When I got back into writing romance, it was at a time when the ‘golden age’ was ending. The publishers were no longer giving the big advances that the ground-breakers received. The industry as a whole was changing. I always knew I wouldn’t get to experience what they had. Mostly it was my own fault. I had pursued romance over the years, but never stuck with it long enough to finish a book. That changed in 2000/2001.

When I returned to romance, ebooks were just beginning to catch on. New York wasn’t putting them out yet, but a lot of smaller companies were and I took advantage of the new technology with an eye toward eventually moving into N.Y. print. At the time if you wrote erotic romance, you could make a living with ebooks. Not sure that’s the case these days without killing yourself trying to put out a ton of books. I’d heard for years from N.Y. authors that you could make a decent living if you just had enough print books out. At least five was needed as I recall. Those days are over. And looking back, I’m not sure they ever existed. They’re part of the Big Lie. (Before you jump on me with examples that are exceptions, realize that I’m not discussing the random book lottery winners–those authors that receive a HUGE advance straight out the chute.) I’m talking about new authors–like I was–believing all the numbers being tossed around about how much you could make from this or that publisher and believing that if you just managed to publish ‘X’ number of books you’d be well on your way to making a living.

As some of you saw from Lynn Viehl’s blog post, not even most New York Times Bestselling authors could support their families much above the poverty level. She’s one of the brave authors. She’s one of the ones who will actually tell the truth about the money. Not many authors are willing to speak out. Mainly this is due to fear and embarrassment. Some hesitation comes from concern over the publishers ‘seeing’ the post. (ie If they see how little I’ve been paid, they may not want to pay me what I’m worth the next time, etc.) Can’t really blame them, but unfortunately the silence perpetuates the Big Lie.

The funny thing about this post is it isn’t the publishers who are spreading falsehoods. Sure, they’ve warned authors throughout the years to never discuss their contracts. That was in the publishers best interests because some contracts ARE better than others. You don’t want all those authors walking around with ‘good’ contracts, but they rarely talked about money. And they certainly didn’t go around telling new writers that they were going to be able to make a living writing. In fact, most said, ‘Don’t quit your day job’. They were right.

These days you can be the author of 30 published books and not come anywhere close to making a living. I don’t think there is a ‘specific’ number that will put you in a fairly ‘stable’ position. The responsibility of promotion has fallen squarely on authors’ shoulders. With advances falling and expenses rising, that leaves little room for profit. I truly believe we’ll see a lot of our favorite authors leaving the business over the next couple of years. Those who choose to stay will have to do more than write if they want to make a living. They’ll have to become savy and skilled at creating multi-media content. More and more authors will test the waters on self-publishing with the various ebook stores. I believe very few published authors will go the self-publishing route totally. It’ll just be one facet of a larger career.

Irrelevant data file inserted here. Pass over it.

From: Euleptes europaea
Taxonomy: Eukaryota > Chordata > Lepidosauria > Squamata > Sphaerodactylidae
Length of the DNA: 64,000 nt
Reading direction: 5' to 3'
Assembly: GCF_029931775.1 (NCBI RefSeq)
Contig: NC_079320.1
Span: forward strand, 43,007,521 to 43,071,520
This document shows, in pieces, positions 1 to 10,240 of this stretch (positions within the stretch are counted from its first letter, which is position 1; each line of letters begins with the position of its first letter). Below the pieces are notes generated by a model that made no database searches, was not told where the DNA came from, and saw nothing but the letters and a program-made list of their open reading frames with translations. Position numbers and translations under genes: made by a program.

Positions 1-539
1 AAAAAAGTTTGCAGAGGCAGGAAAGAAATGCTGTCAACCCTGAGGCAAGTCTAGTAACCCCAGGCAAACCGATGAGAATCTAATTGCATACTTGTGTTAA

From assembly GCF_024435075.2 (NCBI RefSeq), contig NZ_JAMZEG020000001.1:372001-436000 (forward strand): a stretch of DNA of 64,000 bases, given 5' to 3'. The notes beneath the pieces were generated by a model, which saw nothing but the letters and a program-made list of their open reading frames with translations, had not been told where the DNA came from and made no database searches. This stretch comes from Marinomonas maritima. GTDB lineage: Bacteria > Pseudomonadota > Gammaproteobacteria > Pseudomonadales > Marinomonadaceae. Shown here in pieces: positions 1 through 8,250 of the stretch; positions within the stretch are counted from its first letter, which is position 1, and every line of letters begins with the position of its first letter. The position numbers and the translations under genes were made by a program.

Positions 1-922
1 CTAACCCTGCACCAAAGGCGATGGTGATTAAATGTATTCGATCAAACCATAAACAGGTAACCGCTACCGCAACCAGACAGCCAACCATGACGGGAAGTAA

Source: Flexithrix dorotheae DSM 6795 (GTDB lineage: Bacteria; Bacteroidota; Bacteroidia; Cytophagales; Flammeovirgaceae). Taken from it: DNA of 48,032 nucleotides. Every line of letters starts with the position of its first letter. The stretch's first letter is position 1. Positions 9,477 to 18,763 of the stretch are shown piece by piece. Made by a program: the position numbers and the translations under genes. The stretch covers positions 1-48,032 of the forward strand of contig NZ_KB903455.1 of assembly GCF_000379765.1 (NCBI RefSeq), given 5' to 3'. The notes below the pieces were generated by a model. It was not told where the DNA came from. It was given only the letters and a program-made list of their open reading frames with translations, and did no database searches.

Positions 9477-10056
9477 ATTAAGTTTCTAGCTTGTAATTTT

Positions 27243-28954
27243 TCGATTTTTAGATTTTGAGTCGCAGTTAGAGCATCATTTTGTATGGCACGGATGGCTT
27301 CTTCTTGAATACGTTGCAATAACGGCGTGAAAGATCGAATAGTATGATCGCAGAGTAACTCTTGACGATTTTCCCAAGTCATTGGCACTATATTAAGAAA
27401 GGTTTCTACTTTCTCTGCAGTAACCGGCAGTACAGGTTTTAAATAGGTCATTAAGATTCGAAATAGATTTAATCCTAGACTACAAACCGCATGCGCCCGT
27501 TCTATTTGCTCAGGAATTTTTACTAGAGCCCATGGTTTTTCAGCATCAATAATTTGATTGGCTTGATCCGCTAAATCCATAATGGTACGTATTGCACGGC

Are you ready for the future? Because it’s here.

Wednesday, November 4th, 2009
Working On A Few Things

I’ve turned in my edits for the Mammoth Book of Special Ops Romances. It’s good to have them done. My story is called Heat of the Night. It’s a priest meets girl, girl likes priest story…sort of. 😉

My urban fantasy has been reworked and sent off to my agent. That will make number two in the adult urban fantasy category. I’m now officially back to work on my YA urban fantasy. (Yes, there is a theme.) Once I get the YA done, I’ll take another look at my story ideas folder to see what I’d like to do next. I’m not sure, but I do enjoy writing the books the way I want to write them without the pressure of a deadline. I’m sure that will change. *g*

I’ve decided to rework Gothic Passions, my vampire Regency historical romance and put it up on Kindle. I’m doing it as a kind of experiment much like other authors have done. Not sure how it’ll turn out, but it should be interesting.

Tomorrow I have to take my care in for repair. Apparently it needs a new alternator. *%$& I plan to take my YA to finish reading the chapters I’ve written and my Nintendo DS. I may even take a book along. Yes, I’m camping at the dealership until the work is finished. Should be fun—NOT!!!

Tis the season and all that jazz.

Tuesday, November 3rd, 2009

CRIMSON is finally here. Yep, today is release day. Much celebrating has commenced. Pick up your copy now. If you can’t find it in your local store, it’s available here, here, here, and here. Happy Reading! 😀